After two years of quiet work, China’s little robotic Yutu rover, part of its Chang’e-3 lunar mission, has found a bedrock full of young earth recently (in geologic terms) formed by volcanic activity. It’s a finding unlike anything scientists have seen before on the moon.
Two major international partnerships dug through the rover’s data and spent months analyzing it. The results, detailed in the latest issue of Nature Communications, solve a mystery about the Moon’s current geological composition, and provide insights about the history of Earth’s only natural satellite.
After the Chang’e-3 mission rover hit the ground safely, it arguably brought lunar space research back for the 21st century. The rover was specifically tasked with landing on a northern part of the moon’s Imbrium basin — a visibly prominent region formed by lava that had filled up the massive crater.
See, most scientists think the Moon was created by a Mars-sized object smashing into the Earth and ejecting a ton of molten material out into space. This material cooled and formed the spherical thing we call the moon, but not before some parts of the interior began to erupt about 500 million years later, oozing lava into leftover impact craters and basins.
The Imbrium basin, where the rover landed, is perhaps the most prominent of these basins, and this is the first time scientists have been able to study its younger lava flows, estimated to be less than three billion years old.
What did the research team discover? Two major things: Titanium in the rock — an important metal for understanding volcanism on the moon — was oddly … intermediate (amounts of titanium are usually high or low). This finding points to a peculiar lava-cooling process that scientists are still perplexed by. Also, the rich amounts of a mineral called olivine found in the bedrock is due to its pairing to iron, which leads scientists to think the lunar crust-mantle is a diverse blend of elements.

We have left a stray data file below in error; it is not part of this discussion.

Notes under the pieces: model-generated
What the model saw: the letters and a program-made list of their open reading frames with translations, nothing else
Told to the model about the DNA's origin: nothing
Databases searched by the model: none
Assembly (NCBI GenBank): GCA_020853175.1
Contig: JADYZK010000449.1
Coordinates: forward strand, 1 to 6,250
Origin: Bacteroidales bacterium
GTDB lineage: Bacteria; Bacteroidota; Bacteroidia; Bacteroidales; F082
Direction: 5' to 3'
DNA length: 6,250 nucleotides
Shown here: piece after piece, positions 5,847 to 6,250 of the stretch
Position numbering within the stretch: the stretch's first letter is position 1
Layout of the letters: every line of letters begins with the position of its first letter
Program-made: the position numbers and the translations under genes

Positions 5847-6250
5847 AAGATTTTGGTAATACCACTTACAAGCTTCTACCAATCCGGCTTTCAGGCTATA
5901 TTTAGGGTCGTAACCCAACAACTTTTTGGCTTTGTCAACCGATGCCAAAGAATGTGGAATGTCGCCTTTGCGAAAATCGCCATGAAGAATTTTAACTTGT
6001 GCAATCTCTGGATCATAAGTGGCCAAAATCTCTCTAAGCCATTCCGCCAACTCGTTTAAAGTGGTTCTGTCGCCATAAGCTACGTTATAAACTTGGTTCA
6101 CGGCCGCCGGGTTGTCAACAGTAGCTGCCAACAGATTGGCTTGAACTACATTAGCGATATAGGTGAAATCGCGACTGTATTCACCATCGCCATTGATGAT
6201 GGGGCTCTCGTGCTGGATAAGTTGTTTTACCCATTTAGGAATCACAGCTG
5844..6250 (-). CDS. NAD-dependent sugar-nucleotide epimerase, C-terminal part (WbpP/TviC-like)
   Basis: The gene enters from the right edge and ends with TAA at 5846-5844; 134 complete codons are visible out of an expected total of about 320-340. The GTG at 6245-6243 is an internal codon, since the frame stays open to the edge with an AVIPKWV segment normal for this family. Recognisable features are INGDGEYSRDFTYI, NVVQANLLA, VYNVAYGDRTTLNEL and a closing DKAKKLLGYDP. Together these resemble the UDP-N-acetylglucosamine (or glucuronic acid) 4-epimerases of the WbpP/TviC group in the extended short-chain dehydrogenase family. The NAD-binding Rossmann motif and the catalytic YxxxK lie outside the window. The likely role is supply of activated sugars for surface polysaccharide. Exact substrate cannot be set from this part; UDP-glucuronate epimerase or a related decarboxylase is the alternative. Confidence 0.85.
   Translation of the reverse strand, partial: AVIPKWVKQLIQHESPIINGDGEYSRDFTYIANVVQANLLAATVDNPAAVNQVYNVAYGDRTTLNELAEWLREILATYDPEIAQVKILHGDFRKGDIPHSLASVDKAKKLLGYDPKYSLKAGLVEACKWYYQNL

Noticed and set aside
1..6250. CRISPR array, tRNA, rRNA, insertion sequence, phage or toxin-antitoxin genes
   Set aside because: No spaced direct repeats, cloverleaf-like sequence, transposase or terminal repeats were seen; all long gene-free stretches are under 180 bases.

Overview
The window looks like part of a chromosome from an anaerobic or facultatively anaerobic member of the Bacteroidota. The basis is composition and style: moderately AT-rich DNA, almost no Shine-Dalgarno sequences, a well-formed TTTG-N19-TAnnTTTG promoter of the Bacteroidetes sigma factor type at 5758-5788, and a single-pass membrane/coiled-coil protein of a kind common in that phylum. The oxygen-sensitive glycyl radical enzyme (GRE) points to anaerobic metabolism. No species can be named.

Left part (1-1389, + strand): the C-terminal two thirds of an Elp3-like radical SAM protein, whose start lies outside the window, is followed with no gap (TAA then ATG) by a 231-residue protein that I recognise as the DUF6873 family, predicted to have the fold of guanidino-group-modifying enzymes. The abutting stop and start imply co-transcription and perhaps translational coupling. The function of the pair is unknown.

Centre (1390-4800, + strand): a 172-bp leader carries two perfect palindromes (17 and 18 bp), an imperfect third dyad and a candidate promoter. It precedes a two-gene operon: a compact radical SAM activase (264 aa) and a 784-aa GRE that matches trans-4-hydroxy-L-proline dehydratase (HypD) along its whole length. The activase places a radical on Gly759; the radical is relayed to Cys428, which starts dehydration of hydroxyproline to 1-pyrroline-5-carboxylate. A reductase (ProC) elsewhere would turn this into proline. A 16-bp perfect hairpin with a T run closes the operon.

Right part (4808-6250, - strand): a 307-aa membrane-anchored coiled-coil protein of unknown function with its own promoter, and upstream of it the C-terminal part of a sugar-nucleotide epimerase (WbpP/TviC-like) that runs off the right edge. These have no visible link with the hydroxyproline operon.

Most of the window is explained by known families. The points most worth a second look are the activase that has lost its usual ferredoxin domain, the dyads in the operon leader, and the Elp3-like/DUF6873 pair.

In other words, we’ve basically identified a brand new type of moon rock.
“The diversity tells us that the Moon’s upper mantle is much less uniform in composition than Earth’s,” said Bradly Jolliff, a planetary sciences researcher at Washington University in St. Louis and one of the collaborating scientist behind analyzing Chang’e-3’s data. “And correlating chemistry with age, we can see how the Moon’s volcanism changed over time.”
There’s not much in the study’s findings that appeal to anyone who isn’t obsessed with planetary and moon formation. What most people can understand, however, is how these latest findings put China on a forefront of space research that is currently limited to the Unites States and the European Space Agency (and Russia, to a lesser extent). China isn’t just sending up rockets into orbit and probes out to different places as proof it’s capable of doing so — it’s contributing real discoveries related to the science of outer space.
China, it seems, is filling a vacuum of lunar research that has remained empty for several decades. The United States hasn’t landed an operable piece of equipment on the moon since the Apollo program ended in 1972. In fact, no one has attempted such a thing since the Soviet Union’s successful Luna-24 mission in 1976, in which an unmanned probe was able to successfully bring samples of the lunar rock back to Earth. Most study of the moon since then has been almost completely confined to orbital instruments, which obviously cannot directly sample and analyze physical lunar material.
As the country continues to harness its newfound wealth and power to take on more space projects, its only a matter time before we see it on an equal footing as Russia. Soon after its eclipses that country, it’s sights will be set straight on dethroning the United States